Confronting Just-Back-From-Vacation Dread
On the way to work one day last week, I caught myself having a terrible thought.
"Let's see," I mused. "No more vacations coming up soon. In fact, probably no more long vacations this year. Excellent."
It's not that I don't like vacations. It's just that returning from them, as I was doing last week, is such a pain.
I had pretty wiped out my to-do list before I left, so it wasn't that I was way behind. I'd also spent 20 minutes every day during vacation checking my emails and responding to the handful of urgent ones, so I didn't return to a scary backlog. But there was still no avoiding a big post-vacation pile of little questions and proposals begging for responses. And, because I'd told people who I'm working on things with that I'd be back in the office on Tuesday, there was some big stuff, too. By the end of the day I had five article drafts and a book manuscript in my inbox, all requiring some sort of response. Plus I had a moderately busy calendar of meetings and events for the week.
The result: I started the week playing catch-up, yet never really caught up. I wasn't working on the things I really wanted to be working on, I was feeling guilty about not getting back to people, and I didn't feel like I was making much progress. It seemed like it would take a week or two to get back to where I felt in control again — which is what got me looking forward to the long stretch of vacation-free months ahead of me.
Not all jobs are like this. Back when I was a newspaper reporter, a colleague would simply cover for me when I was gone. When I got back, I'd have to do a little bit of catching up on what I'd missed, but there wasn't ever any kind of backlog I needed to work through — if something really important happened on my beat, the paper had already run an article on it. Same goes for any job where someone else has to take over your duties while you're on vacation.
Interestingly, bank regulators in the U.S. require that bank employees "in key or influential positions" take off at least two straight weeks every year — long enough that someone else has to take over their duties for that time, making it harder to cover up any ongoing shenanigans.
I'm not going to hold my breath for a similar decree from magazine regulators. For one thing, there aren't really any magazine regulators, at least not in my country. And the nature of the job that I do — which is, at least in this respect, similar to the work of most white-collar workers these days — doesn't lend itself to vacation handoffs. I work on projects with durations in the weeks, months, and sometimes years, usually involving several people, with each playing a distinct role. It's usually easy enough to put off my part of the work for a week, while it would take tons of coordination and bringing-up-to-speed to hand it to somebody else. So, most of the time, finding someone to take over for me isn't practical — and vacations become postponements of work rather than vacations from it.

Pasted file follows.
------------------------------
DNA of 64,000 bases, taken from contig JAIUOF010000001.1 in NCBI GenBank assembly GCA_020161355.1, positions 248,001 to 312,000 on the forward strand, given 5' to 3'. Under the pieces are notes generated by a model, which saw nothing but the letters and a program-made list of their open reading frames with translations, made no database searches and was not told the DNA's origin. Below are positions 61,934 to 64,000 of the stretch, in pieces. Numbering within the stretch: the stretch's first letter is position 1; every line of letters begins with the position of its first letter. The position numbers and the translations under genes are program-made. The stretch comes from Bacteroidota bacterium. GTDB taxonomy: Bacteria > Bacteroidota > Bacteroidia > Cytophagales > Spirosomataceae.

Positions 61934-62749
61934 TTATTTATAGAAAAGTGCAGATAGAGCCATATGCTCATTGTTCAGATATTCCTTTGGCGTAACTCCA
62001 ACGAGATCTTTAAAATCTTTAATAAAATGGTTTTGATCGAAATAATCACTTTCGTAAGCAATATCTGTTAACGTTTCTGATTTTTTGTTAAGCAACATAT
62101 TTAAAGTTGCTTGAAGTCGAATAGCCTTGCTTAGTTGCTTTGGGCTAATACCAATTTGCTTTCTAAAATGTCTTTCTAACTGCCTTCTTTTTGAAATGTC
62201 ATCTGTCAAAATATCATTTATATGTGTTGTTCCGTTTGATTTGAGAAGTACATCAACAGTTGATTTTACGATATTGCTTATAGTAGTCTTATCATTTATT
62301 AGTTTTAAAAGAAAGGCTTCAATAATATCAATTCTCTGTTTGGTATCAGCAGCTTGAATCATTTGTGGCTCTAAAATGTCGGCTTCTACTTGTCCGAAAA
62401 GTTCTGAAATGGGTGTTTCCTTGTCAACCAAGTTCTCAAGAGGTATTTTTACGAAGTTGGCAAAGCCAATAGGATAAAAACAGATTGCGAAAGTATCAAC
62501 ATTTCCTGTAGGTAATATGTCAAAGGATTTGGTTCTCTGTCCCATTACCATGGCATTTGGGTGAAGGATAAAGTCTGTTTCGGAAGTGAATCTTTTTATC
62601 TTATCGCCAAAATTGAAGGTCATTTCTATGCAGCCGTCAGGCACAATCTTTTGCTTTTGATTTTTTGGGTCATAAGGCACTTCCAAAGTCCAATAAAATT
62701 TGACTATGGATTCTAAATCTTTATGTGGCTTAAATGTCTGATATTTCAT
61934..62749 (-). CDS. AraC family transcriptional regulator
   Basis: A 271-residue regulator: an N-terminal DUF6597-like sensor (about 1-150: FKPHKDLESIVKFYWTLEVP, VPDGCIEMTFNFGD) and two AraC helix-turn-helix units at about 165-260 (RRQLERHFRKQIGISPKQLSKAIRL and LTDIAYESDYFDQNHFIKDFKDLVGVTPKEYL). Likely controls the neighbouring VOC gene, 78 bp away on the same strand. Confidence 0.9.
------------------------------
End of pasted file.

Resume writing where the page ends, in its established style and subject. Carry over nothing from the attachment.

This wouldn't be a problem if I perfectly calibrated my workload to leave room for a few weeks of vacation a year. I have lots of freedom to decide how much work to take on, so in theory this would be possible. But in practice, I'm quite impressed with myself when I get the work/time balance right for a single workweek. Adding in the vacation calculation is simply beyond me.
Seeking advice, or maybe just solace, I typed "vacation" into the hbr.org search box. It turns out that if we wanted to start a spinoff publication called the Harvard Vacation Review, we'd totally be able to fill it. We've run lots of pieces on the importance of vacations — so okay, I'll keep taking vacations.
There was also Dorie Clark's piece on "How to Take a Month Off," which I remembered reading when it came out. But part of the attraction of taking a week off is that you don't have to spend a year planning for it, as Dorie did for her big trip.
Then I came across Peter Bregman's "The Right Way to Come Back from Vacation," which addressed exactly the catch-up problem I was facing. Peter's advice was basically stop trying so hard to catch up. Block out lots of time for activities that aren't related to clearing out your backlog, and spend time thinking about who you are at your best and what your goals are. Then tackle the inbox, but with a clear sense of what's important and what you can leave hanging.
There was no way I was going to do exactly what Peter advised. I'm too wary of self-help advice for that, especially when it's self-help advice from a guy I've known since he was a freshman in college (and I was a junior). But I found myself nonetheless following his recommendations in spirit, by ignoring my to-do list for three hours and writing this. And now I really do feel much better — I took control, I accomplished something tangible, and I forced myself to think about things bigger than just catching up. True, I'm still far from caught up. But I'm no longer resolving never to take another vacation.